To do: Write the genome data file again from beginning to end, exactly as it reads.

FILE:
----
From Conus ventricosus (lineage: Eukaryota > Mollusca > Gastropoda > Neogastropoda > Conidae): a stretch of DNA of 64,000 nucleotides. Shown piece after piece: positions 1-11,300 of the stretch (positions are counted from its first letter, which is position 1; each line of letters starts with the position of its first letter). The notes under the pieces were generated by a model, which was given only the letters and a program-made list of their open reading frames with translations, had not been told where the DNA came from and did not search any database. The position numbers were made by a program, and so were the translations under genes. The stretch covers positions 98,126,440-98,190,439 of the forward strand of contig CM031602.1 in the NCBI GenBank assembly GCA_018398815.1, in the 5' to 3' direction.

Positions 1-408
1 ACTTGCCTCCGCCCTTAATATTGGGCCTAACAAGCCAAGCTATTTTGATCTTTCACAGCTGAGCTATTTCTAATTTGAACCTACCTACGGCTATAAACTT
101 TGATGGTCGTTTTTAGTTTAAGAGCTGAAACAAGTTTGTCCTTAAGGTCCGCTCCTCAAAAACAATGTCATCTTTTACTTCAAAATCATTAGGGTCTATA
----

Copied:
From Conus ventricosus (lineage: Eukaryota > Mollusca > Gastropoda > Neogastropoda > Conidae): a stretch of DNA of 64,000 nucleotides. Shown piece after piece: positions 1-11,300 of the stretch (positions are counted from its first letter, which is position 1; each line of letters starts with the position of its first letter). The notes under the pieces were generated by a model, which was given only the letters and a program-made list of their open reading frames with translations, had not been told where the DNA came from and did not search any database. The position numbers were made by a program, and so were the translations under genes. The stretch covers positions 98,126,440-98,190,439 of the forward strand of contig CM031602.1 in the NCBI GenBank assembly GCA_018398815.1, in the 5' to 3' direction.

Positions 1-408
1 ACTTGCCTCCGCCCTTAATATTGGGCCTAACAAGCCAAGCTATTTTGATCTTTCACAGCTGAGCTATTTCTAATTTGAACCTACCTACGGCTATAAACTT
101 TGATGGTCGTTTTTAGTTTAAGAGCTGAAACAAGTTTGTCCTTAAGGTCCGCTCCTCAAAAACAATGTCATCTTTTACTTCAAAATCATTAGGGTCTATA